You do not have a clue what it is? Neither did I.
We pilots, are never exposed to all maintenance details and worries. Yet the maintenance process of an aircraft represents much more than an annual inspection. We pilots are an important part of the loop when it comes to aircraft maintenance.
Often we can detect issues that the mechanic may not be able to reproduce. Further just « dumping » an aircraft in front of the hangar with a snag written as « some part US » will never help making friends in the shop other than making troubleshooting labour more expensive.
Sometimes, developing defects (snags) have strange symptoms and sometimes those defects are simply unbeknownst to the flying profession while being common knowledge in the hangar.
Aviation has an immense service department know as: « Just when you think you know it all ». I found over the years not to stray in there. Essentially there is always an issue that will surprise oneself as I have recently encountered a new one: engine crankcase fretting, Lycoming IO-320. The problem apparently occurs on all engines. The condition’s symptoms were apparent but not easily recognizable since the engine power output was quite exemplary. And by turning over a propeller one feels stiffness initially thinking that this engine really has good compression.
Thanks to fellow members of the « Airworthy Comanche Forum » and head grinding over at my AMO (Aviation R.Goulet) in CZBM, we were able to identify the issue.
Crankcase fretting is essentially a situation where improperly torqued crankcase bolts will allow micro erosion at the contact between the bottom and top of the crankcase. This has nothing to do with operating technique of the engine. On the other hand sometimes it is reported after prop strikes.
One way or another, one is looking at serious engine work ranging from crankcase replacement to repair by preci$ion machining.
How does a pilot recognize fretting? First when the starter has difficulty turning over the engine. The starter with difficulty will make it past the first compression turn. But indeed the « Bendix » does engage and the engine does turn.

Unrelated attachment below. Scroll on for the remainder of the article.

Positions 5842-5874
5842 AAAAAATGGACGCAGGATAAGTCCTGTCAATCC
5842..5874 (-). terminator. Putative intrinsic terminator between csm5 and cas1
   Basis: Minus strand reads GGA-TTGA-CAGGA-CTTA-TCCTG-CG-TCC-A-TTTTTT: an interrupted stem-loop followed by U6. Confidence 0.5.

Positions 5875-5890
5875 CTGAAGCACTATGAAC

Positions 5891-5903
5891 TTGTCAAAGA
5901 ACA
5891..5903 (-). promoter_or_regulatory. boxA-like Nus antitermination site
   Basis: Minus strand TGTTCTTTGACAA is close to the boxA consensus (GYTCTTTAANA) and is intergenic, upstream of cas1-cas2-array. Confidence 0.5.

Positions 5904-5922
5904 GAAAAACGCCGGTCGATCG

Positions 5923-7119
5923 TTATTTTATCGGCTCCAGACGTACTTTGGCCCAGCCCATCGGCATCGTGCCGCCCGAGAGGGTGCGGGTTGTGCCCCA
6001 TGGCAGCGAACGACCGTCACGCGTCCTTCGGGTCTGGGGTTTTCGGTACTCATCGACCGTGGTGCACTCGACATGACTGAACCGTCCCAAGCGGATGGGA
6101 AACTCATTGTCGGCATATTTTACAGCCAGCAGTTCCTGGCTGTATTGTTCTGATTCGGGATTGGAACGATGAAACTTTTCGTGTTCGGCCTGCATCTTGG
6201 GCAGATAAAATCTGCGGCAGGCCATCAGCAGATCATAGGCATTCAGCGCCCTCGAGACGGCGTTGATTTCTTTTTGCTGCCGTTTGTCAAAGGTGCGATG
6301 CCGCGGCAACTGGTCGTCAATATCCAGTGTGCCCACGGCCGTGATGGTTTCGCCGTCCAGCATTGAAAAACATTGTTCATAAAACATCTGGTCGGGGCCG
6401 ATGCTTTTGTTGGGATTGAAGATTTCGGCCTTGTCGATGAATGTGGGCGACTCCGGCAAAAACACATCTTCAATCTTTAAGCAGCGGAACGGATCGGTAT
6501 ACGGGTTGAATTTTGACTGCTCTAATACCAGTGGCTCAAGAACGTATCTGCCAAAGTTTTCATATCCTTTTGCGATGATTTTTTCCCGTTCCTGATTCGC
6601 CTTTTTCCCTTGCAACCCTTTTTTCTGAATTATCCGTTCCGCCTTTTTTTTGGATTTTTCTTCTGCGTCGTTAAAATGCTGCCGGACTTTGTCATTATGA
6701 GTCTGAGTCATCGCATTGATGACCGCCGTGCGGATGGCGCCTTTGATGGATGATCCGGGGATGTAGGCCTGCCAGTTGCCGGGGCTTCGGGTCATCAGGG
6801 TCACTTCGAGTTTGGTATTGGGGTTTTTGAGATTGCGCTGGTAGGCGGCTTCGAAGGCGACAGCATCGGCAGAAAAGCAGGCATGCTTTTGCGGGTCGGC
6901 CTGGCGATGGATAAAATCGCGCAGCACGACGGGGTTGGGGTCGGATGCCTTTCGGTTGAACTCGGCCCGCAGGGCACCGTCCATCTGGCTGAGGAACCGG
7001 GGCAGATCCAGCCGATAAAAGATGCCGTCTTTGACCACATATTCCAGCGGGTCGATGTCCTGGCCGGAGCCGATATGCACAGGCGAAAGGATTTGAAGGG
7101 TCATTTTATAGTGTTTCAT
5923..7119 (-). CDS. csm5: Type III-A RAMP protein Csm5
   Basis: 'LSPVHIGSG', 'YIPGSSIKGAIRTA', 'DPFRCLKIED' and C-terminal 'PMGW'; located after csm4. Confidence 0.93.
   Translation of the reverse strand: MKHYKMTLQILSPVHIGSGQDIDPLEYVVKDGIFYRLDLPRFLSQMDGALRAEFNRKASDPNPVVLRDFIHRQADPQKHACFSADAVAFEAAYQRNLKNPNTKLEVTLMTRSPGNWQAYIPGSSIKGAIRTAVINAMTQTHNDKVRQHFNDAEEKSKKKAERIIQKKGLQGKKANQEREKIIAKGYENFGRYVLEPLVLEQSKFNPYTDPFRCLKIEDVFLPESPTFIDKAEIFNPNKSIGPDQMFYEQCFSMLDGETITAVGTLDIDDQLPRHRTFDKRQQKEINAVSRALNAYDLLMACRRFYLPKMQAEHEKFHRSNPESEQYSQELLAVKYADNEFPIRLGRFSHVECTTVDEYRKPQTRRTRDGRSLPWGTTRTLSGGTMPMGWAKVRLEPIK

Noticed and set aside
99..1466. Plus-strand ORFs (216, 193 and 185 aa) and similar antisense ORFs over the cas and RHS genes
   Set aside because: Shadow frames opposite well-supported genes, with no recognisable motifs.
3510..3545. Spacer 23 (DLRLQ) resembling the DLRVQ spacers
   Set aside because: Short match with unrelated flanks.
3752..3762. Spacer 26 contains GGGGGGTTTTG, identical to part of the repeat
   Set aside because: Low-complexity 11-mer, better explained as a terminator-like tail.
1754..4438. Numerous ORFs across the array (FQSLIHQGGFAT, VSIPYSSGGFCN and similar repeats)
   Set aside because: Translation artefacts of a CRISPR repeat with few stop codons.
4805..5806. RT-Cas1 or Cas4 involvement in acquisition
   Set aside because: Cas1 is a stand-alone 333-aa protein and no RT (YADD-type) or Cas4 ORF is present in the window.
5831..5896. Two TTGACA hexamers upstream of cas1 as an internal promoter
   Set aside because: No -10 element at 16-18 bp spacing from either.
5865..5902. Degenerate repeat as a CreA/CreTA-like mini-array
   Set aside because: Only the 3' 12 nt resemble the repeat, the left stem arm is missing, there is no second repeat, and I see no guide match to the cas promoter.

By hand, a stiff to turn propeller is also a good clue. Not so much stiff at the compression but stiff all the way around, more difficult of course during compression. The issue of stiffness is greatly amplified when the engine is hot to the point that the prop is nearly impossible to turn. Such a situation will appear as a faulty Bendix not engaging but the voltage drop during starter engagement will be remarquable, excluding the issue. After the engine cools down, the stiffness disappears. This is very insidious.
How is all this occurring? Essentially, the main bearings within are being, as I understand, applied asymmetrical force from one half in relation to the other of the engine core. When the engine is hot the force increases due to thermal expansion but since oil is being applied, the lubrification removes all indication of friction. Hence in flight, all engine parameters are observed as normal. Once the engine is shutdown, lubrification stops and for about an hour and change your engine might be really difficult to turn or totally seized to the point of being unable to start it, forget hand proping, the force is too intense. This one would never observe as after shutdown we merely walk away for lunch overnight, etc…
in relation to the other (top) of the engine core. When the engine is hot the force increases due to thermal expansion but since oil is being applied, the lubrification removes all indication of friction. Hence in flight, all engine parameters are observed as normal. Once the engine is shutdown, lubrification stops and for about an hour and change your engine might be really difficult to turn or totally seized to the point of being unable to start it, forget hand proping, the force is too intense. This one would never observe as after shutdown we merely walk away for lunch overnight, etc…
This description covers what appears to be early symptoms. More serious consequences would evolve naturally up to a total loss of power, read here engine failure.
Other early symptoms can be observed: eventual metal chips picked up by the oil filter during the 50 hour oil change, loss of oil or even abnormal oil consumption.
Next time you fly out, something we never really accomplish, is to take time to check that prop to see if it turns freely when you have just shutdown, you may be surprised just prior entering that department mentioned earlier.